Acetylene gas is commonly used for gas welding because of its simplicity in production and transportation and its ability to achieve high temperature in combustion (e.g. around 5,000o F).
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In the design of butt weld strength, it is generally assumed that its strength is at least equivalent to the parent metal. To enhance proper welding operation, the gap between two metals to be welded should not be too small, otherwise the root would be inadequately fused during welding and the butt weld strength would be reduced. On the other hand, the gap should be not set too large because the weld metal would simply pass through it. The function of the gap between adjoining root faces is to increase the depth of penetration down to the root of the weld.
There are three types of fillet weld cross section profile, namely, flat, convex and concave. The convexity in convex fillet welds serve as reinforcement, which is believed to provide additional strength. However, care should be taken in not introducing excessive convexity to fillet welds.
Let’s take an example of 6mm thick plates to illustrate the rule. In case 12mm leg is adopted in the fillet weld, the weld volume would be 3-4 times more than required. It would result in waste of weld metal and welder’s time. Worse still, over-welding may weaken the structure and result in distortion owing to the formation of residue stress. As such, the resulting weld could support less stress than fillet weld with “the leg equal to the thickness of metals.”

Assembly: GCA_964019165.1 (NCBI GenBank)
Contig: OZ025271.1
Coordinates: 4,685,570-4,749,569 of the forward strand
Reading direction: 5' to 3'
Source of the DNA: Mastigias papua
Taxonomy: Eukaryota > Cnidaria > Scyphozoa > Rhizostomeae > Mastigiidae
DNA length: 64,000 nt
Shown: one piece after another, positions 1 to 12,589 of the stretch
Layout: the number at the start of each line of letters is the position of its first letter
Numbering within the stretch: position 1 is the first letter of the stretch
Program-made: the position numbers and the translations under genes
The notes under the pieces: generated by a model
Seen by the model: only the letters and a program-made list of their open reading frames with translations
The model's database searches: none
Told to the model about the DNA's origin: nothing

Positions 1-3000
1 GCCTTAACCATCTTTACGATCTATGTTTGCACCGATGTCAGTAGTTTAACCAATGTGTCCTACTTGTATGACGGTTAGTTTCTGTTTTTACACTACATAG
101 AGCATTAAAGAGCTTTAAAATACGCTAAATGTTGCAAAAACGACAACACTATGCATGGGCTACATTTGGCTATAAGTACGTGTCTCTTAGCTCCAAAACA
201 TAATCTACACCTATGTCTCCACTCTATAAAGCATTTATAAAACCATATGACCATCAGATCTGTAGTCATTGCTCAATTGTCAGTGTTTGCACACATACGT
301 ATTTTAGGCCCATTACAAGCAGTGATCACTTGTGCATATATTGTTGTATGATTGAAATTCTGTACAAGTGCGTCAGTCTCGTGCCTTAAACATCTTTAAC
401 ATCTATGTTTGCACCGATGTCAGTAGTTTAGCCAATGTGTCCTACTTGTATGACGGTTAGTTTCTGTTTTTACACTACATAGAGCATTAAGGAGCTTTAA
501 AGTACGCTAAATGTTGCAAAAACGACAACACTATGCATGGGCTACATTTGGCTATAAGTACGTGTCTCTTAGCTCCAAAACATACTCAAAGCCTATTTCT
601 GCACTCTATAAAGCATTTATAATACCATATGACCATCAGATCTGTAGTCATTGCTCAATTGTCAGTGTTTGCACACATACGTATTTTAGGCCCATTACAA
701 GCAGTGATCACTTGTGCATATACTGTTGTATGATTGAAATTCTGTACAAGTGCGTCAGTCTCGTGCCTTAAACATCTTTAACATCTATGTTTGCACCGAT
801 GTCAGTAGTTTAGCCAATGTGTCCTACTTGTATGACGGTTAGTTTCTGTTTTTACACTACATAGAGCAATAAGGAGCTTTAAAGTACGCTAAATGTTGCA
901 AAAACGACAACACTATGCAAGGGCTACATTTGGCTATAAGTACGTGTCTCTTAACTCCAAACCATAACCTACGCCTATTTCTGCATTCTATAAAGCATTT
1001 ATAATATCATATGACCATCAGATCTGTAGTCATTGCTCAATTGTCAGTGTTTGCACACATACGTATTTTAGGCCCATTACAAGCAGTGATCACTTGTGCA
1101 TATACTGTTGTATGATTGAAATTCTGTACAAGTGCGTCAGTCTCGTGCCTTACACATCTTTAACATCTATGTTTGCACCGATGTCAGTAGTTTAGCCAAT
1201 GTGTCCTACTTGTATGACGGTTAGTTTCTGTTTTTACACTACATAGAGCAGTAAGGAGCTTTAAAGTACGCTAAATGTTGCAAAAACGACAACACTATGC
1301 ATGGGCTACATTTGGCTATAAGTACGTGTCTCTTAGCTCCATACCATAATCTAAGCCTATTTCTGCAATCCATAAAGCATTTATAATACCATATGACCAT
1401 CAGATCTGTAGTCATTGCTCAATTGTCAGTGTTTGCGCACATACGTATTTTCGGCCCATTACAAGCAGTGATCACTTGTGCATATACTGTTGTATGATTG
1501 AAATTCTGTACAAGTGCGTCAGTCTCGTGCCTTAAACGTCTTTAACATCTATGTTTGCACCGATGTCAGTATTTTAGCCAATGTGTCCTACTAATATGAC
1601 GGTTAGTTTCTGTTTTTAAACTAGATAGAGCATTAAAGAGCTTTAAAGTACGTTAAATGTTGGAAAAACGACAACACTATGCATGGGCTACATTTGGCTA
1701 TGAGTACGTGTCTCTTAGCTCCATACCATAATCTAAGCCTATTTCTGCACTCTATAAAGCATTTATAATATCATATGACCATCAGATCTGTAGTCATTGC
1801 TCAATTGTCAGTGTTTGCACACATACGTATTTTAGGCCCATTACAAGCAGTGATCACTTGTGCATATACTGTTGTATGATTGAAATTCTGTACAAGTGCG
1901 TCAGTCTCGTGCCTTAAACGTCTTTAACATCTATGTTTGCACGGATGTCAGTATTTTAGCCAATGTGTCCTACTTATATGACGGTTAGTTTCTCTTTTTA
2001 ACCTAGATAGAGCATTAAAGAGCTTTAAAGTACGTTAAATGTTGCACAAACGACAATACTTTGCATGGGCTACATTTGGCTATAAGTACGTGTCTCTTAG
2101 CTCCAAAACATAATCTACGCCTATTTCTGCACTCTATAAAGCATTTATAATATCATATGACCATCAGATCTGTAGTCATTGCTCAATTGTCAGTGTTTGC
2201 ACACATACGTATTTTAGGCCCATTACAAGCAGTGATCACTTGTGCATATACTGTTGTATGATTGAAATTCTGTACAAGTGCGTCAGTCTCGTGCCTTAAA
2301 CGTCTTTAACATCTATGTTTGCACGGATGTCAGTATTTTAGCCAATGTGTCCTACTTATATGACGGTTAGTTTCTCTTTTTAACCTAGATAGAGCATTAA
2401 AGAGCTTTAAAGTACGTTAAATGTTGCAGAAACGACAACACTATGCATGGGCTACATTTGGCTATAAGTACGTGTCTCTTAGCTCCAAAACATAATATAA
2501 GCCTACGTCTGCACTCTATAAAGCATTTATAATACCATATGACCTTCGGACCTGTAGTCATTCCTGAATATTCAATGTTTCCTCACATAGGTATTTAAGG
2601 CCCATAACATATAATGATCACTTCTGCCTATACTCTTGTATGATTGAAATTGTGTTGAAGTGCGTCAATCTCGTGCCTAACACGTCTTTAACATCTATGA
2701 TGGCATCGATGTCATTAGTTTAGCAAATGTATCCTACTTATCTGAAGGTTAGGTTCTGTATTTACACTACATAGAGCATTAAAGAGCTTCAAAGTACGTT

Corrosion of aluminium can be triggered by putting it in contact with another metal in the presence of water. This is known as bimetallic corrosion or galvanic corrosion. The mechanism of such corrosion is the formation of a cell in moist condition so that an electric current is generated to flow between the two metals in direct contact. The degree of corrosion is influenced by the nature of connecting metals, their electrode potential, their areas, conductivity of fluid etc.
The force in a bolt in a bolted joint depends on the preloading force applied to it during the tightening operation. For instance, when the preloaded bolt is tightened with a certain force, the bolts’ internal force will not increase significantly if the external applied force on the bolted joint does not exceed the preloading force.
“Fastener” is a general term used to describe something which is used as a restraint for holding things together or attaching them to other things.
The main physical distinction between screws and bolts is that screws are entirely full of threads while bolts contain shanks without threads. However, a better interpretation of the differences between the two is that bolts are always fitted with nuts. On the contrary, screws are normally used with tapped holes.